We on these Benches totally endorse that objective. I sympathise with the Minister regarding the number of definitive and difficult questions that emerged from all sides in this debate. I can make his task easier in one respect: I will not present any significant area of disagreement. But reference was made to the issue of the culture of different institutions in different countries. By heavens, we all recognise what a challenge that is. The country expects us to change the culture of our own financial institutions but we are all in the foothills of that issue, too, in terms of the challenges it presents.
I assure the Minister that I will not disagree with him on any progressive steps that he indicates the Government support in promoting the capital markets union, but I have one obvious anxiety. The noble Lord, Lord Hill, appeared before the committee and his subsequent document presented a position of constructive endeavour, built on the fact that an awful lot of persuasion is needed and there are challenges from very different perspectives across Europe. He is not helped by the Government’s present position of threatening the Community, rather than co-operating with it. Of course, we will all support the Prime Minister in his attempt to get a yes response to the referendum—if that referendum duly takes place. But this report, consideration of it and all the contributions this afternoon have identified the difficulties in making progress while there are such obvious problems as far as the British attitude is concerned. I hope that when the committee reports again under its new chairman—the noble Baroness, Lady Falkner—it will do so in a climate of greater co-operation, in which the United Kingdom can put forward proposals that fit rather better with the grain of European thinking than its present stance.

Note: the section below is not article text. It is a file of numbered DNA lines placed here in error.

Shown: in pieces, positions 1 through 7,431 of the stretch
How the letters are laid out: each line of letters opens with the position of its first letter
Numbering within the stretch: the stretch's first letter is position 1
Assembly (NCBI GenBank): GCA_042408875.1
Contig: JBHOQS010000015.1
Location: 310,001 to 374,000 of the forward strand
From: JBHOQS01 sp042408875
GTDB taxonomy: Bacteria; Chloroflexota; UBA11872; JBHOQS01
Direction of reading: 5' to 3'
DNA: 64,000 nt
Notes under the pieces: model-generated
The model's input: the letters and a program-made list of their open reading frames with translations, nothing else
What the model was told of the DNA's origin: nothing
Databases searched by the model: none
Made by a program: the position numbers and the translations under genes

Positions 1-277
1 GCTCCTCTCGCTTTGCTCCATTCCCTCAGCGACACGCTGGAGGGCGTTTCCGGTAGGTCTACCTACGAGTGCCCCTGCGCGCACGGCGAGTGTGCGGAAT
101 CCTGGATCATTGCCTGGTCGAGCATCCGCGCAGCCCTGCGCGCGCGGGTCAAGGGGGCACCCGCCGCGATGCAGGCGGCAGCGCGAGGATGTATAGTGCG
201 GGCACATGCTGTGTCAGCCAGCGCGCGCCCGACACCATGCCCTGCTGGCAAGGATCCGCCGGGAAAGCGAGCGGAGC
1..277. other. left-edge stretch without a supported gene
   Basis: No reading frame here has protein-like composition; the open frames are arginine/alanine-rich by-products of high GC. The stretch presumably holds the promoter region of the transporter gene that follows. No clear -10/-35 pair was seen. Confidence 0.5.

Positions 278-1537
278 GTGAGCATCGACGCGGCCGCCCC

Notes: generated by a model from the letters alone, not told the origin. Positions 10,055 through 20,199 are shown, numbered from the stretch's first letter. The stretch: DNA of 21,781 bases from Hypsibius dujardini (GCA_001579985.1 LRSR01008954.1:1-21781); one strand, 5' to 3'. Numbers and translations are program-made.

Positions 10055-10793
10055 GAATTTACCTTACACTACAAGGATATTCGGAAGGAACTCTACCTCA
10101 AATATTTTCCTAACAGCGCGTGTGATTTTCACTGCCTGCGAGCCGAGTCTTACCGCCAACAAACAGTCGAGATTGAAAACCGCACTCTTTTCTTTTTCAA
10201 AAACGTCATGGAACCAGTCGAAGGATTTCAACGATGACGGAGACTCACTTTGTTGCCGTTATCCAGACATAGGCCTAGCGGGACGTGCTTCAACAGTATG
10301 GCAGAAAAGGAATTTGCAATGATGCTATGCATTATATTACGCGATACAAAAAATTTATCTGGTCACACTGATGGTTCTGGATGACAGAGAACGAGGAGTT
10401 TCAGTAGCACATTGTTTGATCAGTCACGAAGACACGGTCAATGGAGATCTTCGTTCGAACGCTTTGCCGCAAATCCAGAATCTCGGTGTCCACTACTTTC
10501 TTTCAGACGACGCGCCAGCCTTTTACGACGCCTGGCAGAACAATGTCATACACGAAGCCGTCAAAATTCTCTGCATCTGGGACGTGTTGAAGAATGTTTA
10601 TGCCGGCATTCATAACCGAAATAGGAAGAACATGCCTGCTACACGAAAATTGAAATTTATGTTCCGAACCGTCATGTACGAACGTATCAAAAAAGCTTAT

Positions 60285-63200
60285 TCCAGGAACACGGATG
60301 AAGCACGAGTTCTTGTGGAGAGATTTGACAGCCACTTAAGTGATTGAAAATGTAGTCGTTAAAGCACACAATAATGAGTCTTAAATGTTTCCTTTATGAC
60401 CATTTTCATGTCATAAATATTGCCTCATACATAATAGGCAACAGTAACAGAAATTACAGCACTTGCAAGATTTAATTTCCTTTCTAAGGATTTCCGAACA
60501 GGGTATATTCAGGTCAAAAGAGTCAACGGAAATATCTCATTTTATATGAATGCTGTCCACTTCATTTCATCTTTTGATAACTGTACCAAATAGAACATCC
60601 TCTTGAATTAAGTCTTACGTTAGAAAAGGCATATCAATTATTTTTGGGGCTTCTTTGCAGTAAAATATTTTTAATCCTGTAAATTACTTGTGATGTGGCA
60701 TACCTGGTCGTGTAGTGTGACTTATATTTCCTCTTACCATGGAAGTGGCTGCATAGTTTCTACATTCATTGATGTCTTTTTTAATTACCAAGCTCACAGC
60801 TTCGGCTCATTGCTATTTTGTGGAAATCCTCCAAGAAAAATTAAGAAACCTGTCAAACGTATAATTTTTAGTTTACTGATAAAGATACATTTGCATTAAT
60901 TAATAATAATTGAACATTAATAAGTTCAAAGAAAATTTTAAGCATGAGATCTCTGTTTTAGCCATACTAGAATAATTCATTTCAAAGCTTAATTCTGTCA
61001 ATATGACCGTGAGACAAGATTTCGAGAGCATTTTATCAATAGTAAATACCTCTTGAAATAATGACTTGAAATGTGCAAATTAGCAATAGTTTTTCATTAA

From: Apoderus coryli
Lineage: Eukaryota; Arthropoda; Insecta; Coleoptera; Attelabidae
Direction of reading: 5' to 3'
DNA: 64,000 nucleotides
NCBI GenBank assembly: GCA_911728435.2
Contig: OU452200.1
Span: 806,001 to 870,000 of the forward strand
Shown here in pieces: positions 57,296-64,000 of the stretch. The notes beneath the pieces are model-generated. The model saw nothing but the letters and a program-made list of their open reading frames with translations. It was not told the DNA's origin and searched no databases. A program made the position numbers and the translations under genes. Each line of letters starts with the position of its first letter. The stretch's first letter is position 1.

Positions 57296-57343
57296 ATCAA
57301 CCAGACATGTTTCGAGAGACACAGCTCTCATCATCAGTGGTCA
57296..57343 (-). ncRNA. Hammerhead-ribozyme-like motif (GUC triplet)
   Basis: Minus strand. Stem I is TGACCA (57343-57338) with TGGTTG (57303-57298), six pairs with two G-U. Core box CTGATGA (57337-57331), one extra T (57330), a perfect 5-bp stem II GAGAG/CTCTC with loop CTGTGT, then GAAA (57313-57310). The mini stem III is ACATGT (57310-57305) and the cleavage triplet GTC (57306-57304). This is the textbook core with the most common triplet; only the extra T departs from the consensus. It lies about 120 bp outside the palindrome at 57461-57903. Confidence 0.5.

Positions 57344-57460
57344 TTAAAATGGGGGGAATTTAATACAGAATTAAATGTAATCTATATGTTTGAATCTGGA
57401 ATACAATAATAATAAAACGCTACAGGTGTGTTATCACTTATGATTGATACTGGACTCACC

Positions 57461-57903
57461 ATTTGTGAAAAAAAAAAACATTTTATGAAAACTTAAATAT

Let us be clear: there is a quite a challenge before us. What we seek to do—the European Community is well aware of this—is to foresee the way in which the European Union as an economic unity, as a trading bloc and as a single market will develop. But we tend to compare it with other units that are, largely, nation states. The United States, to which we compare ourselves, has a totally different framework of political institutions with which to deal with this issue. We must therefore recognise just how much more of a challenge it is for us than it is for the US.
We know what the targets are. We know that the success of the American economy is partly based on the fact that 80% of its finance is raised in capital markets and only 20% from its banks. The situation in the UK is almost the reverse of that. The challenge is one that the noble Lord, Lord Hill, has both the capability to recognise and—in due course, I hope—the competence to tackle.